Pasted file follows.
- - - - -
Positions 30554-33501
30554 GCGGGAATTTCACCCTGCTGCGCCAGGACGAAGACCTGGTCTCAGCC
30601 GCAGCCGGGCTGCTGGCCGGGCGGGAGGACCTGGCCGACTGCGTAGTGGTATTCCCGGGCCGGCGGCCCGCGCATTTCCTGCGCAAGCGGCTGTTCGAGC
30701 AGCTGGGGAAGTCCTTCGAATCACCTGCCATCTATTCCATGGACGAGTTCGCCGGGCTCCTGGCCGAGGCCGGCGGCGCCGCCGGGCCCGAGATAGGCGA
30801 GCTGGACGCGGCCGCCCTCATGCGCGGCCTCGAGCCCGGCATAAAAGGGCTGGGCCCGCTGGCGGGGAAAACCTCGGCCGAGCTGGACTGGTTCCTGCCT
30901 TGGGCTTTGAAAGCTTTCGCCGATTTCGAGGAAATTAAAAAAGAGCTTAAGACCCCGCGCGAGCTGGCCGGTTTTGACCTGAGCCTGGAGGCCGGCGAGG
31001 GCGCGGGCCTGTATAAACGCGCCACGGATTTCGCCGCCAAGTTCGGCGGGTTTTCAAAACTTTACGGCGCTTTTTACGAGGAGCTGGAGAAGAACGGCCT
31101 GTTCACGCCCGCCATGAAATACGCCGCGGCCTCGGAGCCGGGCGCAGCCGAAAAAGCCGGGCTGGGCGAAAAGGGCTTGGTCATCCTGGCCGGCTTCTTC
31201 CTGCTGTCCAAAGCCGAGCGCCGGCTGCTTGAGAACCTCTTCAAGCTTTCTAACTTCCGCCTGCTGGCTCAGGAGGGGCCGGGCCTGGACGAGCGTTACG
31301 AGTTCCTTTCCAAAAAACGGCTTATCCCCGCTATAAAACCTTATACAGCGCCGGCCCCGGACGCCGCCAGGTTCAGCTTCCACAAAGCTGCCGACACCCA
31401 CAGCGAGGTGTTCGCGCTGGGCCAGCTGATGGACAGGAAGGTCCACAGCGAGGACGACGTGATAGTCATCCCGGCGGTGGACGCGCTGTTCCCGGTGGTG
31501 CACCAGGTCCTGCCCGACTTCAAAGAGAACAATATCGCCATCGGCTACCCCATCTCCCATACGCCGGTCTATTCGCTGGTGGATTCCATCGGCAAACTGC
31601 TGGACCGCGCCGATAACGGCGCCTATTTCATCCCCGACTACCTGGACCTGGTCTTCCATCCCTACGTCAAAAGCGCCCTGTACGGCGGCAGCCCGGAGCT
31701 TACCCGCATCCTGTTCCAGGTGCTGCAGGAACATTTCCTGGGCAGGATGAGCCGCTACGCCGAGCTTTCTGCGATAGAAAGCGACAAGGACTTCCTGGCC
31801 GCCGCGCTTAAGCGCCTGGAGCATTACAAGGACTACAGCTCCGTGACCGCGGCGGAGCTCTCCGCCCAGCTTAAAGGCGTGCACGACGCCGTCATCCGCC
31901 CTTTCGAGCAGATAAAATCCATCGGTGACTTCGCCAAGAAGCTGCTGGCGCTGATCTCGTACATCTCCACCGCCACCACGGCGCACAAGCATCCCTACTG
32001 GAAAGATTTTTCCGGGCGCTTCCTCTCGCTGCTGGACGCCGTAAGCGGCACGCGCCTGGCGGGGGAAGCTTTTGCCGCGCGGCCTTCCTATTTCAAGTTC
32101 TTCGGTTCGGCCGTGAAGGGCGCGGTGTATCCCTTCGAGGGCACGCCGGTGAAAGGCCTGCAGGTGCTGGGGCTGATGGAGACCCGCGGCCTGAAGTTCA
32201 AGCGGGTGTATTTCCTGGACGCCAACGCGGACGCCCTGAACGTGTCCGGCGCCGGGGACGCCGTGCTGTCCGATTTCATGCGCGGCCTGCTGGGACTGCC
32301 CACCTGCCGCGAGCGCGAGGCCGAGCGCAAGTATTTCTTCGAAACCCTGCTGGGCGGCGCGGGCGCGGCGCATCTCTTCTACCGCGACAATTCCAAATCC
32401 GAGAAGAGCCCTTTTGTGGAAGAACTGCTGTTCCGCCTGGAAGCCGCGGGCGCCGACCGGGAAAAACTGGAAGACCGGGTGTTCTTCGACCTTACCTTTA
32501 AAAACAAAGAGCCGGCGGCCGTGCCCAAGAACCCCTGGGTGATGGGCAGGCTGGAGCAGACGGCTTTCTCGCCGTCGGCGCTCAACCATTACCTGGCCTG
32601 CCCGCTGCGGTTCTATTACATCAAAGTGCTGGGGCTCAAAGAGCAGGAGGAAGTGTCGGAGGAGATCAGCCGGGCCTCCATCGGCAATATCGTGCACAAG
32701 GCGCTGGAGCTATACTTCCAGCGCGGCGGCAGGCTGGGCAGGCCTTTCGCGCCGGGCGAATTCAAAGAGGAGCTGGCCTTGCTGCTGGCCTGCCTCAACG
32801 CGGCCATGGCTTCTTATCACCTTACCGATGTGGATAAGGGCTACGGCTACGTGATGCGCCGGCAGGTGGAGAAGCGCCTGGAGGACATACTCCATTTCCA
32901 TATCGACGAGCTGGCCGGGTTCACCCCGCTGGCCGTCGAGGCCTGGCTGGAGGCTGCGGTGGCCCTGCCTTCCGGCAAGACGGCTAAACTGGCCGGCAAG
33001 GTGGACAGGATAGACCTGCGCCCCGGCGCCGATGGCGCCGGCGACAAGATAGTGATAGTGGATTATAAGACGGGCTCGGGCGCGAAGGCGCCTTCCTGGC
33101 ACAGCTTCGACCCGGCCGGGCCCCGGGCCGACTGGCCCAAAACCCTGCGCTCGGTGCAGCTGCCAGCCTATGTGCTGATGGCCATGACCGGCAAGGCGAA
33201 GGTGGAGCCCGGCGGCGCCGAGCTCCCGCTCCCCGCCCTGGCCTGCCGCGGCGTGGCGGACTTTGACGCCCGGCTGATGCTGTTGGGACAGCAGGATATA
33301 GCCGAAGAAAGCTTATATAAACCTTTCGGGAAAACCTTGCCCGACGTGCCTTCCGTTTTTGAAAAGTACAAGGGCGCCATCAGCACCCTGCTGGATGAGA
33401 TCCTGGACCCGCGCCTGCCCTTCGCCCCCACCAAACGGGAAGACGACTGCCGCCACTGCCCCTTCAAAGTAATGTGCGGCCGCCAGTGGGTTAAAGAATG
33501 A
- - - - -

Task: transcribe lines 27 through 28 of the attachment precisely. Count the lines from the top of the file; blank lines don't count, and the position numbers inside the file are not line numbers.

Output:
33001 GTGGACAGGATAGACCTGCGCCCCGGCGCCGATGGCGCCGGCGACAAGATAGTGATAGTGGATTATAAGACGGGCTCGGGCGCGAAGGCGCCTTCCTGGC
33101 ACAGCTTCGACCCGGCCGGGCCCCGGGCCGACTGGCCCAAAACCCTGCGCTCGGTGCAGCTGCCAGCCTATGTGCTGATGGCCATGACCGGCAAGGCGAA